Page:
Sous vide cooking is a modern cooking technique that produces amazing flavors and consistent results for a variety of ingredients and dishes. But how safe is this cooking method?

Let’s delve deeper into what sous vide cooking is and how it ensures food safety.

What is Sous Vide Cooking?

Known for delivering restaurant-quality results, sous vide cooking has been in professional kitchens for decades. Over the years the tools and methods have been popularized, allowing people to use sous vide cooking to prepare their own home-cooked meals. The process is fairly simple and foolproof.

The first step of sous vide cooking is to attach a sous vide precision cooker or immersion circulator to a pot or heat-proof container filled with water. The precision cooker or immersion circulator includes a heating element. Depending on the ingredients and desired doneness, you can set the exact cooking time and temperature. However, have you ever wondered how long you can hold food in the sous vide? This is an important consideration to ensure safety and quality.

The ingredients are then placed into an air-tight, heat-safe bag and submerged in the temperature-controlled water bath. The water bath will slowly cook the food with minimal supervision needed. Once the timer goes off, your food is ready to enjoy or in some cases, it can be sautéed, seared, grilled, or broiled.

sous vide cooking

Sous Vide Cooking and Food Safety

This low-temperature, long-time cooking technique actually allows you to serve foods at a slightly lower temperature – lower than the industry standards for food safety – preserving valuable and flavorful juices. However, how can we determine if foods are safe in this method?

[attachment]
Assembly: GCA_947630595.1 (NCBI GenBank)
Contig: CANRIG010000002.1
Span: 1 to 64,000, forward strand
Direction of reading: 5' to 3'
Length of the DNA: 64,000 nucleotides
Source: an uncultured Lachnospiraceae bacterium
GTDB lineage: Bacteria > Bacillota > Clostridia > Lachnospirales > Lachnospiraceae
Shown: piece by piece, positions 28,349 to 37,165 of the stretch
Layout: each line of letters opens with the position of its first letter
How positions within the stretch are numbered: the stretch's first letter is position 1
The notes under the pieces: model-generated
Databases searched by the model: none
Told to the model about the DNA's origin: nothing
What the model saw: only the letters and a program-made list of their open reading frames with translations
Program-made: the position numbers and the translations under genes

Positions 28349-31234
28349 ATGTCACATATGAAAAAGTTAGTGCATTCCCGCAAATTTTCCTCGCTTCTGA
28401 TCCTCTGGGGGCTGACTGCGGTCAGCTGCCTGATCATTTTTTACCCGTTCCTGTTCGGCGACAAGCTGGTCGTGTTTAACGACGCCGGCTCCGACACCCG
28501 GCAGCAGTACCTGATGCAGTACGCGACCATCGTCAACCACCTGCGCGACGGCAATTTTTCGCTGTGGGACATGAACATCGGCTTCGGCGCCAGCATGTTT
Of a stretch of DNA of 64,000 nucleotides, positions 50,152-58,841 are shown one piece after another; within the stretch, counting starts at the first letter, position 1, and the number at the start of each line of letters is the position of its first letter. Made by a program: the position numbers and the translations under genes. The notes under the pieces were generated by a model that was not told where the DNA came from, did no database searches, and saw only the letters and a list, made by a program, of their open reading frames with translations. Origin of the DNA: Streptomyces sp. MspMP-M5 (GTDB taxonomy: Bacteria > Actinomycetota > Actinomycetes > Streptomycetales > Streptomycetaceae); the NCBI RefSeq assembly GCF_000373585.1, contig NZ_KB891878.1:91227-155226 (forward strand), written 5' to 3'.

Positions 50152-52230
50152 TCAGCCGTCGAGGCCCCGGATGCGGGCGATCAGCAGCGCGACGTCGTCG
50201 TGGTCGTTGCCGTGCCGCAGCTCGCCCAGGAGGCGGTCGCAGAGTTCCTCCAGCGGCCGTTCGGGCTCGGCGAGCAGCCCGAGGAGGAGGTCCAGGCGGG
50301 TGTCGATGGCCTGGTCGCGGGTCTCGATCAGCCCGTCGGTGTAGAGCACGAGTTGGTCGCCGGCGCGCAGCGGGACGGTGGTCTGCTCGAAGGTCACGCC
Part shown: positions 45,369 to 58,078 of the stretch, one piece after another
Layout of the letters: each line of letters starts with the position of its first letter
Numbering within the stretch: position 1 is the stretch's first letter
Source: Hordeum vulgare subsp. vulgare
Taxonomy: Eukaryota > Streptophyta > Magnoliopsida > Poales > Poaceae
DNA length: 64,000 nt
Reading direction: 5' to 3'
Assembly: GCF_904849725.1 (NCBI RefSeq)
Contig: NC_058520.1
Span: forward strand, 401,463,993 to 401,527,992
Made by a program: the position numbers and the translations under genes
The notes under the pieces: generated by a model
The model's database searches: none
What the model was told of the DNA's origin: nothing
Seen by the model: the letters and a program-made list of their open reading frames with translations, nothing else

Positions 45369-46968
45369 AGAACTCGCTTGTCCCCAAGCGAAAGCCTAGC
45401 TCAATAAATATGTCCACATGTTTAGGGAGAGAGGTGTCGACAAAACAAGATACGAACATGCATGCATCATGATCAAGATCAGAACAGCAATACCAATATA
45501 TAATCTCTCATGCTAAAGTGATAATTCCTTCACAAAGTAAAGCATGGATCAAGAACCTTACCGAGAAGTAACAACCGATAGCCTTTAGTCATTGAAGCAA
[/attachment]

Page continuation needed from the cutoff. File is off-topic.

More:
In sous vide cooking, pasteurization is a critical mechanism that ensures food safety. By controlling the cooking temperature and time precisely, sous vide cooking can effectively eliminate potential foodborne pathogens. For cooked products, it is recommended that establishments use Salmonella as an indicator of lethality since the thermal destruction of Salmonella in cooked products is sufficient to destroy most other pathogens [1]. According to FSIS, the performance standards for specific products set required levels of Salmonella lethality during cooking to ensure food safety as follows:

Table 1. Time-Temperature Combinations for Meat Products to Achieve a 5-Log Reduction.

Adapted from FSIS [1]. An establishment must ensure both time and temperature parameters are met to use this table to support that its process achieves a 5-log reduction of Salmonella.

The upshot is: Food safety is a function of both temperature and time.

High-heat Processing after Sous vide

High-temperature searing or roasting after sous vide cooking serves a dual purpose. Besides enhancing flavor and creating a desirable crust, it adds an extra layer of food safety by killing potential surface bacteria that may have survived the sous vide process. This step is particularly effective for whole cuts of meat, where the center is almost sterile [3], and bacteria are typically on the surface. Any potential surface bacteria that may have survived the sous vide process will be killed by high-heat searing. However, this step should be short to preserve the texture and flavor benefits of sous vide, providing a perfect blend of culinary delight and food safety.

Extra Guidelines to Enhance Food Safety


Sous vide cooking, a modern culinary technique, has become increasingly popular for its ability to deliver consistent, restaurant-quality results right from home kitchens. The precision in temperature control and extended cooking times aid in effective pasteurization, eliminating potential foodborne pathogens. Additional safety is provided by high-heat searing post sous vide, killing any potential surface bacteria, especially in whole cuts of meat.

Further safety measures include using equipment with precise temperature control, regular cleaning and sanitizing, using appropriate food-grade bags, sourcing food from reliable sources, ensuring full food immersion in water, and proper food storage. In essence, sous vide is a culinary technique that marries taste excellence with food safety.


[1] FSIS Cooking Guideline for Meat and Poultry Products (Revised Appendix A) December, 2021.


[3] Kiprotich, S. S., & Aldrich, C. G. (2022). A review of food additives to control the proliferation and transmission of pathogenic microorganisms with emphasis on applications to raw meat-based diets for companion animals. Frontiers in Veterinary Science, 9, 1049731.